Since you have constant array dimensions, it's pretty easy. Create a second constructor that takes an array as an argument and do a copy.

#include <iostream>
using namespace std;

#define MAXROWS 3
#define MAXCOLS 3


class Matrix 
{ 
    private:
        int elements[MAXROWS][MAXCOLS];
    public:
        Matrix();
        Matrix(const int array[MAXROWS][MAXCOLS]);
        void display(); 
};


Matrix::Matrix()
{
}


Matrix::Matrix(const int array[MAXROWS][MAXCOLS])
{
    for(int i = 0; i < MAXROWS; i++)
    {
        for(int j = 0; j < MAXCOLS; j++)
        {
            elements[i][j] = array[i][j];
        }
    }
}


void Matrix::display()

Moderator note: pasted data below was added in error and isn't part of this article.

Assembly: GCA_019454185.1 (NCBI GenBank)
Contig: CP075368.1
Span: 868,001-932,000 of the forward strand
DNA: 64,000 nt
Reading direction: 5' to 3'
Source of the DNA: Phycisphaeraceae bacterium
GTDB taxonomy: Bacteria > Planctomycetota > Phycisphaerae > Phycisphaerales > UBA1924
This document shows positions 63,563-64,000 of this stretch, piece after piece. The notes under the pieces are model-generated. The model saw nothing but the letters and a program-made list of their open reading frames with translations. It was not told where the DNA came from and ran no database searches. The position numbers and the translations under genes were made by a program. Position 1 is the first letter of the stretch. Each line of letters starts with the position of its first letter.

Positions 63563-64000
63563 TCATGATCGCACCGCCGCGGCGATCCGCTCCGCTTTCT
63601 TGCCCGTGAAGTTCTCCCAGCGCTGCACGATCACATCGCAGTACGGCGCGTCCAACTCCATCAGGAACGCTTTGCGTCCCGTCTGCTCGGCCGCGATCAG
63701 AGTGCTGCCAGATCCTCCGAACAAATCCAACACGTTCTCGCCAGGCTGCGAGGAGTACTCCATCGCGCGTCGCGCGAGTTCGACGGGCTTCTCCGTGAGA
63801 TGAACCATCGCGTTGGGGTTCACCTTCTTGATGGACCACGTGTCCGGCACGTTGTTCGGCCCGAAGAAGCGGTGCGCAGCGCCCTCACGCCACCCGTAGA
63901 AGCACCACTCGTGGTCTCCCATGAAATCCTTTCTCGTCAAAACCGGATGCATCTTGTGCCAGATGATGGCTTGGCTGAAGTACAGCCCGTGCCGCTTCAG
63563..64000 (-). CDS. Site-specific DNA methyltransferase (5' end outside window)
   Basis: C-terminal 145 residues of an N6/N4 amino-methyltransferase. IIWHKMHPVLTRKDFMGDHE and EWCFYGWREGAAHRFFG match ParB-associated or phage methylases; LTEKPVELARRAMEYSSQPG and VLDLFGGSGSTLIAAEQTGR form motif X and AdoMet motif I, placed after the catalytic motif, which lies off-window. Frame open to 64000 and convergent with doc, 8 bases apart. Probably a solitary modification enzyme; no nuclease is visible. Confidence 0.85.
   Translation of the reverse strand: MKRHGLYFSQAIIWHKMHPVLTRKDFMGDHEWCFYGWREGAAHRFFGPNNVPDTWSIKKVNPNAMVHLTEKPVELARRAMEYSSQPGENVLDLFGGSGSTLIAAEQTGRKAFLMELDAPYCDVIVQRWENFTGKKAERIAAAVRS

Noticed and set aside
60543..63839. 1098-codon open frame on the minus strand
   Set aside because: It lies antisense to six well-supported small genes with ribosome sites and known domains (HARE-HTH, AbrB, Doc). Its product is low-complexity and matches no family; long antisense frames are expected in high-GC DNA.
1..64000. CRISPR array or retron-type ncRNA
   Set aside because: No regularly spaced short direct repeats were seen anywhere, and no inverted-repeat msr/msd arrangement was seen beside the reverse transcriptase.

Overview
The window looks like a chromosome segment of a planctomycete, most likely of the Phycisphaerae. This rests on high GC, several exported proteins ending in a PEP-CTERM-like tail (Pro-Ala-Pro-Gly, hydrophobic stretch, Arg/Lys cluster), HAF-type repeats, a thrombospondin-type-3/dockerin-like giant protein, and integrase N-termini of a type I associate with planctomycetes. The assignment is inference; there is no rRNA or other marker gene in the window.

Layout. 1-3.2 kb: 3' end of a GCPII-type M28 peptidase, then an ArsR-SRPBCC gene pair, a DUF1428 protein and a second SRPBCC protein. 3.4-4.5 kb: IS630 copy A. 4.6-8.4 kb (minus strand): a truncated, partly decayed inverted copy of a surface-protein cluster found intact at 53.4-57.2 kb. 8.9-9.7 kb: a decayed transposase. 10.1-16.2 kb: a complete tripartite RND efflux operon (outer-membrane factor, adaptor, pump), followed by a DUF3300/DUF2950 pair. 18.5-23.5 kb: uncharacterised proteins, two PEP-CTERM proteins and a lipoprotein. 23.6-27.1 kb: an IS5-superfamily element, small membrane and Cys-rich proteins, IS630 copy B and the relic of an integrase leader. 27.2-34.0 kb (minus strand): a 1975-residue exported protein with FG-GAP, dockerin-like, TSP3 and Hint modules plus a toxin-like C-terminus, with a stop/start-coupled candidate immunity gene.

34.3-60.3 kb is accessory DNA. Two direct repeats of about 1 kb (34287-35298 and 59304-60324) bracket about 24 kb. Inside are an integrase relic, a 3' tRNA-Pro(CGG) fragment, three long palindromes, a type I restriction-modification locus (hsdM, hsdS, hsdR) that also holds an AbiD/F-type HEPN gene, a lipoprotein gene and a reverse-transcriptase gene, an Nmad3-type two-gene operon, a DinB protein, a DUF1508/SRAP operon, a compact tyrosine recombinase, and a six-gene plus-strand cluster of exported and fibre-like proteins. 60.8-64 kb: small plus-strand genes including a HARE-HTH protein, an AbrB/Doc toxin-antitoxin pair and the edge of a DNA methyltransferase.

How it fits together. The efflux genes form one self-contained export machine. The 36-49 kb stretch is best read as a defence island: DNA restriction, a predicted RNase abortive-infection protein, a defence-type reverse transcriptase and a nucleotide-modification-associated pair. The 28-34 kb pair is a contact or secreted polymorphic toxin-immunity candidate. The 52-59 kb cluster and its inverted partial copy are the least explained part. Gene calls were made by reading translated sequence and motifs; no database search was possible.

{
    for(int i = 0; i < MAXROWS; i++)
    {
        for(int j = 0; j < MAXCOLS; j++)
        {

            cout << "[ " << elements[i][j] << " ]";
        }
        cout << endl;
    }
    cout << endl;
}


int main()
{  
    int array1[MAXROWS][MAXCOLS] = 
    {
      {1, 2, 3},
      {4, 5, 6}, 
      {7, 8, 9}
    };

    Matrix matrix1(array1);

    cout << "Matrix object 'matrix1' instantiated:" << endl;
    matrix1.display();
   
    return 0;                
}

Thanks a lot arkoenig it really helped seeing it in that new light :)
Also Thank you VeronDozier this explains why I have been getting really random numbers...because they have been addresses!!

So far some success I still need to do the addition and subtraction of the arrays so here is my current output as of your advice :)

Matrix object 'matrix1' instantiated:
[ 587353336 ][ 32767 ][ 1157364736 ]
[ 32659 ][ 4197936 ][ 0 ]
[ 0 ][ 0 ][ 587353328 ]

2D array1 added to matrix1 using +=
[ 1 ][ 2 ][ 3 ]
[ 4 ][ 5 ][ 6 ]
[ 7 ][ 8 ][ 9 ]

2D array2 added to matrix2 using +=
[ 10 ][ 11 ][ 12 ]
[ 13 ][ 14 ][ 15 ]
[ 16 ][ 17 ][ 18 ]